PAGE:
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The Effects of Heatwaves on Human Morbidity in Primary Care Settings: A Case-Crossover Study
Journal Contribution - Journal Article
PURPOSE: This study assesses the potential acute effects of heatwaves on human morbidities in primary care settings. METHODS: We performed a time-stratified case-crossover study to assess the acute effects of heatwaves on selected morbidities in primary care settings in Flanders, Belgium, between 2000 and 2015. We used conditional logistic regression models. We assessed the effect of heatwaves on the day of the event (lag 0) and X days earlier (lags 1 to X). The associations are presented as Incidence Density Ratios (IDR). RESULTS: We included 22,344 events. Heatwaves are associated with increased heat-related morbidities such as heat stroke IDR 3.93 [2.94-5.26] at lag 0, dehydration IDR 3.93 [2.94-5.26] at lag 1, and orthostatic hypotension IDR 2.06 [1.37-3.10] at lag 1. For cardiovascular morbidities studied, there was only an increased risk of stroke at lag 3 IDR 1.45 [1.04-2.03]. There is no significant association with myocardial ischemia/infarction or arrhythmia. Heatwaves are associated with decreased respiratory infection risk. The IDR for upper respiratory infections is 0.82 [0.78-0.87] lag 1 and lower respiratory infections (LRI) is 0.82 [0.74-0.91] at lag 1. There was no significant effect modification by age or premorbid chronic disease (diabetes, hypertesnsion). CONCLUSION: Heatwaves are associated with increased heat-related morbidities and decreased respiratory infection risk. The study of heatwaves' effects in primary care settings helps evaluate the impact of heatwaves on the general population. Primary care settings might be not suitable to study acute life-threatening morbidities.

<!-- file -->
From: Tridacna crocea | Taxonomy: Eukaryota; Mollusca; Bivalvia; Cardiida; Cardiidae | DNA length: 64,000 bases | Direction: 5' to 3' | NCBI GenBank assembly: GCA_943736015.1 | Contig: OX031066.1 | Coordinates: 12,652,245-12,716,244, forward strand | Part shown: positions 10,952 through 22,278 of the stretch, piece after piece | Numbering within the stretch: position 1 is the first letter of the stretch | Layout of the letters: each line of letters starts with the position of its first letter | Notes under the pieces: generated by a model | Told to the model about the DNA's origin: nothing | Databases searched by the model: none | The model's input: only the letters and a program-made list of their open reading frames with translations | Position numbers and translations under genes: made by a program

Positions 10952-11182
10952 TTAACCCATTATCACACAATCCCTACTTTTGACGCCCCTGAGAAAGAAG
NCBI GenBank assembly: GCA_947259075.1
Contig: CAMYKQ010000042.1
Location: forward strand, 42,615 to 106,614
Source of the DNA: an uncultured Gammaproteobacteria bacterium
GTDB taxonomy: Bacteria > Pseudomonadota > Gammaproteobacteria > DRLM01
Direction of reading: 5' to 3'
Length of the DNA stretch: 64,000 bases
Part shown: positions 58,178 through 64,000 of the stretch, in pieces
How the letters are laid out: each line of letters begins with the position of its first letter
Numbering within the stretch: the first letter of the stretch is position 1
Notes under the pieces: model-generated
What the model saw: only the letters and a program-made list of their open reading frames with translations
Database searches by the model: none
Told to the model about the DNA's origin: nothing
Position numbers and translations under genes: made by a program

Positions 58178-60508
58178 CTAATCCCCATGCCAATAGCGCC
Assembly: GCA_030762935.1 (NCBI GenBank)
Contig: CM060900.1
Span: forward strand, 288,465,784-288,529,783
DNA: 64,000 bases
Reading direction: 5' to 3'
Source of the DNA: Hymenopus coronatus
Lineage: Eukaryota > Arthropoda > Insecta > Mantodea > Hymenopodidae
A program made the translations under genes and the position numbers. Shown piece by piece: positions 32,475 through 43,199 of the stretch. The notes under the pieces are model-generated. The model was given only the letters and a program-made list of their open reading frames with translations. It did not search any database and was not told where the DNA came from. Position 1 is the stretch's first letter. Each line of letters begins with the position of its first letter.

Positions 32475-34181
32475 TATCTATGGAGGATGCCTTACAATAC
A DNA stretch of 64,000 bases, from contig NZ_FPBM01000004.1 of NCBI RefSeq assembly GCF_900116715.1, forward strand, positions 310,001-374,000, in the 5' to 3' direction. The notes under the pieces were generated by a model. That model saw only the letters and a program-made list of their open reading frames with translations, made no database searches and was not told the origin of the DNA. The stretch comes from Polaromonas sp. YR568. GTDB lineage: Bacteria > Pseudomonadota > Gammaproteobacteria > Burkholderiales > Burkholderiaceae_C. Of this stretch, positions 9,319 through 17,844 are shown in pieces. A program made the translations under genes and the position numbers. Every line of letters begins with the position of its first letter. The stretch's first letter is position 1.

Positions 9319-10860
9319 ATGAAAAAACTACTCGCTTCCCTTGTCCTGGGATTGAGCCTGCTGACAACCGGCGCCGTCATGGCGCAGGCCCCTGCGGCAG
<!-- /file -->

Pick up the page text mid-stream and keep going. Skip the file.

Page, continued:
Journal: International Journal Of Environmental Research And Public Health
Number of pages: 10